While there is increasing concern around key issues, from human rights protections to environmental and biodiversity protection, the study finds there are mismatches between concern and action. For instance, concern among investment vehicles around climate change has increased since 2016.

In terms of risks to the PE firm itself, concern has increased from 46% of respondents in 2016 to 58% in the latest survey. However, the number who have taken action remains far below those concerned, at 9% in 2016 and 20% in 2019. Given the relatively broader scope of investment opportunities, portfolio companies face higher risks – and more concern – from PE professionals, at 83% in the latest survey. However, action is less than half of those concerned, at 31%.

Changing climate

In terms of the climate footprint of the portfolio companies, 77% of respondents state concern in the latest survey. 28% of respondents are taking action through the implementation of measures to mitigate their concerns.

Concern and action taken on ESG issues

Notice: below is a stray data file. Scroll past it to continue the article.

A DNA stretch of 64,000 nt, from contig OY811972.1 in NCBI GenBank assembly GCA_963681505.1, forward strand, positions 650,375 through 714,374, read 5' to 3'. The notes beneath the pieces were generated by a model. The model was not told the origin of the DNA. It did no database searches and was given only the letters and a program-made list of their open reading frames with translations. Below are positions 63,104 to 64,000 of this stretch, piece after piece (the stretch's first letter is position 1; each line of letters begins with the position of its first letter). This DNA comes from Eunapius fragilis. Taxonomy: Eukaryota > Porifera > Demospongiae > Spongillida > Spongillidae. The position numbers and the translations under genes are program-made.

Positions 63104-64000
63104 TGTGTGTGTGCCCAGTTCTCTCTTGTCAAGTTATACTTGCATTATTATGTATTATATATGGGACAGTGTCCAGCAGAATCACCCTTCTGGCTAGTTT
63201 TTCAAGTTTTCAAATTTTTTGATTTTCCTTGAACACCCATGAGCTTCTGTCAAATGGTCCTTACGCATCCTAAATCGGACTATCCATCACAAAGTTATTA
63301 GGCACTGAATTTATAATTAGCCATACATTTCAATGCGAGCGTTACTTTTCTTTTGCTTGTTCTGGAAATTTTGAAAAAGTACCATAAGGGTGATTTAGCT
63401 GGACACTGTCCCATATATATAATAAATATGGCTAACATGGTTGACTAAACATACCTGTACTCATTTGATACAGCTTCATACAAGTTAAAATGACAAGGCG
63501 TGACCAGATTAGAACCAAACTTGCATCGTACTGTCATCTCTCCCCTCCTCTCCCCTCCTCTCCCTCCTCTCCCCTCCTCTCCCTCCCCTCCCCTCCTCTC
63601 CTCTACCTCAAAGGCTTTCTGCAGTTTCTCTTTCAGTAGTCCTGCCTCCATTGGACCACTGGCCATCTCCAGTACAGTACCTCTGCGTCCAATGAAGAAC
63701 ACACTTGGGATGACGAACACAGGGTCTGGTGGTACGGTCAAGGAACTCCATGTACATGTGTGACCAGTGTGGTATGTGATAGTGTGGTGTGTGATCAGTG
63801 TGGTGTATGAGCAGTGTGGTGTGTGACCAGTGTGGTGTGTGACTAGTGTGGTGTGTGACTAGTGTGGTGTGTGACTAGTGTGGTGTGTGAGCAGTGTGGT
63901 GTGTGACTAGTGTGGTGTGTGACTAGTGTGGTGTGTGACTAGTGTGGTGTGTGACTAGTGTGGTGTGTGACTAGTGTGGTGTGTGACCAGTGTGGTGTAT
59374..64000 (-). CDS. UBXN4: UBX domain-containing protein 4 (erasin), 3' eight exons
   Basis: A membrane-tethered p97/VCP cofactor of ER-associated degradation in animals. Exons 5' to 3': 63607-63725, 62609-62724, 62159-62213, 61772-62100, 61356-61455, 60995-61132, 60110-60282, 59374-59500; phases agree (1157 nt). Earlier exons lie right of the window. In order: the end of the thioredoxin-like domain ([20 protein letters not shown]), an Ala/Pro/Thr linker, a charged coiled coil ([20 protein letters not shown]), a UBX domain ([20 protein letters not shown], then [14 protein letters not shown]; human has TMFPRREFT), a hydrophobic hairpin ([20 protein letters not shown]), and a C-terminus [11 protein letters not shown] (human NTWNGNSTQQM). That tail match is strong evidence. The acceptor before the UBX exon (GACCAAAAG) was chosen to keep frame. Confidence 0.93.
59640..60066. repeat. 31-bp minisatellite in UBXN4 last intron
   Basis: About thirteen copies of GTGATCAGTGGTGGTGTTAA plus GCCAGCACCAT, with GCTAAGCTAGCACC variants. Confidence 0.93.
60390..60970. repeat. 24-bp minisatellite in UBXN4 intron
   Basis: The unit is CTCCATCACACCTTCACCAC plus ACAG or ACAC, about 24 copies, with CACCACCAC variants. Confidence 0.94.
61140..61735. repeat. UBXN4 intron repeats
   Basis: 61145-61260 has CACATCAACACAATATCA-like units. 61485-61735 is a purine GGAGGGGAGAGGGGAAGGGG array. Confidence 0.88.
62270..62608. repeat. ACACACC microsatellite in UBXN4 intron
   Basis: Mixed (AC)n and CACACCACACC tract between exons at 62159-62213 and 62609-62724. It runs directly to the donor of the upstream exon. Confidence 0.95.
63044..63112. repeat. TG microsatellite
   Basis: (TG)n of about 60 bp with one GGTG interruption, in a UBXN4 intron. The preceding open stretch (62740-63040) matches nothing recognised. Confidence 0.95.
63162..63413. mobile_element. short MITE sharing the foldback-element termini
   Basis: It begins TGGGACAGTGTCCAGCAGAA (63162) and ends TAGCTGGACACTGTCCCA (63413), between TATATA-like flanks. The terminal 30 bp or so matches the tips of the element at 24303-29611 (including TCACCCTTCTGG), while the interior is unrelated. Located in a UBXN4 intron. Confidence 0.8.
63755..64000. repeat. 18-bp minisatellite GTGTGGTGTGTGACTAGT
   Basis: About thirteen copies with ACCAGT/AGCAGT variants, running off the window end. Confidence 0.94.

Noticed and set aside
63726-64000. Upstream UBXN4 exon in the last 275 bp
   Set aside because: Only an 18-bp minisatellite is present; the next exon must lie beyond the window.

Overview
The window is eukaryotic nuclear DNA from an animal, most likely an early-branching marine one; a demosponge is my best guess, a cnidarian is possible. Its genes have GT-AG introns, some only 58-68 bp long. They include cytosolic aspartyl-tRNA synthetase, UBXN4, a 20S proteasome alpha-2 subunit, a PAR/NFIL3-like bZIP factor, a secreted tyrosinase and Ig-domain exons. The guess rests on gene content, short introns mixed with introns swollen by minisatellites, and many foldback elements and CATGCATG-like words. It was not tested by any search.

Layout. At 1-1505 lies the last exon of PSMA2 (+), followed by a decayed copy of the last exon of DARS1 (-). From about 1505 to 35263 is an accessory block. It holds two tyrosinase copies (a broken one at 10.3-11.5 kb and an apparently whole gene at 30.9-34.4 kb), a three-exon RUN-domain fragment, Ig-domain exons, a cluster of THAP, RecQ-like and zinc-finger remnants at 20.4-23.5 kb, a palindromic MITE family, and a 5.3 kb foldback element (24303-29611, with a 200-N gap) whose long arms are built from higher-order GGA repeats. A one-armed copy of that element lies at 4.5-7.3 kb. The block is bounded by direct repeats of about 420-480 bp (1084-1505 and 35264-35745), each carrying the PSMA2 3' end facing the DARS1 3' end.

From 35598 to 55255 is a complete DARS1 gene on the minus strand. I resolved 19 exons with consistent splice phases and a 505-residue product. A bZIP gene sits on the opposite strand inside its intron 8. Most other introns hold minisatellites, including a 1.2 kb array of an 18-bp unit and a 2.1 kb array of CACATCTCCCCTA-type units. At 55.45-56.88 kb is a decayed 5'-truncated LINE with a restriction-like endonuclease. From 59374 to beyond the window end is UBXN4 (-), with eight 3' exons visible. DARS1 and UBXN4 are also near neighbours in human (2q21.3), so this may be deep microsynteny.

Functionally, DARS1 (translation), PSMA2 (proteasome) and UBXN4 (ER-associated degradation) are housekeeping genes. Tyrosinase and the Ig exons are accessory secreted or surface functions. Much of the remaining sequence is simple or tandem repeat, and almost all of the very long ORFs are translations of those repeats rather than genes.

In terms of the more pressing issues for emerging responsible investment or ESG issues, governance concern of portfolio companies comes in at number one (92% of respondents), while 60% have taken action on it. Firms have focused on improving awareness – setting up policies and a range of training modules for their professionals around responsible investment decision making. Cybersecurity takes the number two spot, with 89% concerned and 41% implementing strategies to mitigate risks.

Climate risks take the number three spot in terms of concern for portfolio companies (83%), but falls behind in terms of action (31%). Health and safety track records are a key concern at 80% of businesses, with 49% implementing action. Gender imbalance within PE firms themselves ranks at 78%, which is being dealt with by 31%. A recent survey from Oliver Wyman showed that there is gender balance at 13% of GP teams in developed countries.

Biodiversity is also an increasingly pertinent topic, with risks from pollution and chemical use increasingly driving wider systematic risks around environmental outcomes. It featured at number eight on the ranking of most likely global risks for the coming decade, with its impact at number six. As it stands, biodiversity is noted as an issue at 57% of firms, with 15% implementing action.